After we got home from the Straw we had to wait for the dogs to get finished at the groomers.  We fed the animals and figured we’d start the seeding since we had a few hours to spare.  Well I managed to lock our jeep keys in the car.  Looking to see if we could find another set took up some time.  We ended up giving up before we got into an argument over the situation.

We did end up making it up to the land to do some seeding before we went to visit the family but I didn’t get much done.  We have never attempted to frost seed before so here is hoping that it works and will improve the pastures.  I chose red clover, timothy, and orchard grass and mixed them.  Doing any acreage with one of these hand crank models takes some time.  This however, is much cheaper at under $40 vs something to use on a tractor.  Plus you don’t end up with compaction of the ground this time of year. However, I don’t think I’d like to to it that way every year.  My arm is aching after it.

Around 3:30pm we finished up at the land, went and got the cockers and drove to PA.  The visit to Tidioute was good.  I do like going to see the family as often as possible.  Another benefit of going down is that my dad graciously made us a solar furnace out of pop cans.  We brought it home last night and put it up today.  I do believe it made a difference in the house.  Yesterday the outside temperature was about 40 and the furnace maxed out the thermometer at 150.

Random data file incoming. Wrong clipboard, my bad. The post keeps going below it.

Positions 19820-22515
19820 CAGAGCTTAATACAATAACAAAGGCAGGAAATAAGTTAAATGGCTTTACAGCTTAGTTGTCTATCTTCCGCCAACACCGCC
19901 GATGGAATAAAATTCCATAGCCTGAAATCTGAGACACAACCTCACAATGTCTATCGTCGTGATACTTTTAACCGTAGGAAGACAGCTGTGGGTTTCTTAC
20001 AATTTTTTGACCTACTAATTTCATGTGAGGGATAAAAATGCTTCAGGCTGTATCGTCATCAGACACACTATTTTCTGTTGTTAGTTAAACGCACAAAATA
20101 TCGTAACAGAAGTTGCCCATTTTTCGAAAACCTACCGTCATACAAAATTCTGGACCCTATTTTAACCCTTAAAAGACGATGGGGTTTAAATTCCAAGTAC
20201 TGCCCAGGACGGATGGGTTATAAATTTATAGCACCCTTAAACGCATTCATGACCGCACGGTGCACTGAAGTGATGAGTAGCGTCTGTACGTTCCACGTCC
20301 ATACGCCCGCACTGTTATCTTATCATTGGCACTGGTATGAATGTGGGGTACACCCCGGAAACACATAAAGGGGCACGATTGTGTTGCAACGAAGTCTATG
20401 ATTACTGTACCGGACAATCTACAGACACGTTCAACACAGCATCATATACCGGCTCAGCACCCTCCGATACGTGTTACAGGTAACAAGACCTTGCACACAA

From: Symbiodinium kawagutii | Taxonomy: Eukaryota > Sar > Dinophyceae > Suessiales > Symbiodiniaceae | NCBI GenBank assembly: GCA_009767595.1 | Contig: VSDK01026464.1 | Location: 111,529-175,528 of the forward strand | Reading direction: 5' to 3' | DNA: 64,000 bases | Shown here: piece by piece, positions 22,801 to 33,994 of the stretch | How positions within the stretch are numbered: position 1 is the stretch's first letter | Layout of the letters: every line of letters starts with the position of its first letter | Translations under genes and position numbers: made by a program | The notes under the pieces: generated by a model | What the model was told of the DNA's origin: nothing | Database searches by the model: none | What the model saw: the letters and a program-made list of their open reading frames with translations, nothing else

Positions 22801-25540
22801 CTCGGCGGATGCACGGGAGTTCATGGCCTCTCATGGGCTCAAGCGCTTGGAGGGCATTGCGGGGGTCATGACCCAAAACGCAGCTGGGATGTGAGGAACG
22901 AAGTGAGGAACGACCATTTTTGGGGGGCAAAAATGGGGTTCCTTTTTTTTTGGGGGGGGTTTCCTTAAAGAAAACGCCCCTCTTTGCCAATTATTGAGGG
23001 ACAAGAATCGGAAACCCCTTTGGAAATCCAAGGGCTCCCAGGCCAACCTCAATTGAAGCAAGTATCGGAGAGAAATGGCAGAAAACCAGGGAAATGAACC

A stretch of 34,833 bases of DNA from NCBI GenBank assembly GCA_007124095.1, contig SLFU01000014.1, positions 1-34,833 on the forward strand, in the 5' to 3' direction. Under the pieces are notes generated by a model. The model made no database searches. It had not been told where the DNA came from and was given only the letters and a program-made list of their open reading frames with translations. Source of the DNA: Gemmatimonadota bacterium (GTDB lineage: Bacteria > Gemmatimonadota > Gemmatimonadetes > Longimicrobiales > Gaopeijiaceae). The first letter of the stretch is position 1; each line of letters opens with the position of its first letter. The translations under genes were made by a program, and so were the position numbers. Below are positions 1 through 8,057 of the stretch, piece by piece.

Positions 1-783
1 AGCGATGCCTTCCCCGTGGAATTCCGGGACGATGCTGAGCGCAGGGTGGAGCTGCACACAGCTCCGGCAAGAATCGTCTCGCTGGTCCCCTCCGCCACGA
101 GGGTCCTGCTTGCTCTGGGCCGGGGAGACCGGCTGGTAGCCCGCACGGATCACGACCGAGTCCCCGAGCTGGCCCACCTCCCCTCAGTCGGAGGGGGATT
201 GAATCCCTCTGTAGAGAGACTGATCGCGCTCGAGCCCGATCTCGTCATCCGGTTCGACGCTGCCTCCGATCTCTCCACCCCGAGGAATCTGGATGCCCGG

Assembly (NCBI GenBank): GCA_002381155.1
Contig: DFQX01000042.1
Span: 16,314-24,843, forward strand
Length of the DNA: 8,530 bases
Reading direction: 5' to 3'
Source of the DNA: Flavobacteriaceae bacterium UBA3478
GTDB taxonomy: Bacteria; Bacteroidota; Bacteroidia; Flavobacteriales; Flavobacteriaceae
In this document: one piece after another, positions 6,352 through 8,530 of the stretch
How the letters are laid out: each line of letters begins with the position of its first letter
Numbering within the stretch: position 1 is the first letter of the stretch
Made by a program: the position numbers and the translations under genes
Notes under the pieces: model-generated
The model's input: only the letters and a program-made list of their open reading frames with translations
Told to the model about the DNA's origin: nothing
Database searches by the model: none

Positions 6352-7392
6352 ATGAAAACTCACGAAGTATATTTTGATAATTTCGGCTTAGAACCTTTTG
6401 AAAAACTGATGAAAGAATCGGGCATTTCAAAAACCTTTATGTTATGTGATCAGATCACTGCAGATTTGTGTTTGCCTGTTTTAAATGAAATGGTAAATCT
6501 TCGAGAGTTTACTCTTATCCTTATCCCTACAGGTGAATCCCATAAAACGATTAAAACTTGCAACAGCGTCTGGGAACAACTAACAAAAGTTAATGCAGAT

Other than working on setting up the furnace, we were able to finish the seeding today.  Instead of walking to finsh up the fields Ian drove the ATV and I tried several different positions trying to find the best way to sit so the spread would not hit any parts of the atv.  The hardest part was holding on and keeping balance while bumping around, cranking the handle and keeping the spreader in place.  I think we may have to invest in a spreader that we can attach to the atv for upcoming years.  Even driving I would say it took about 2 hours going back and forth with him driving and me cranking the spreader.  The darned pigs and goats better appreciate the work we do for them!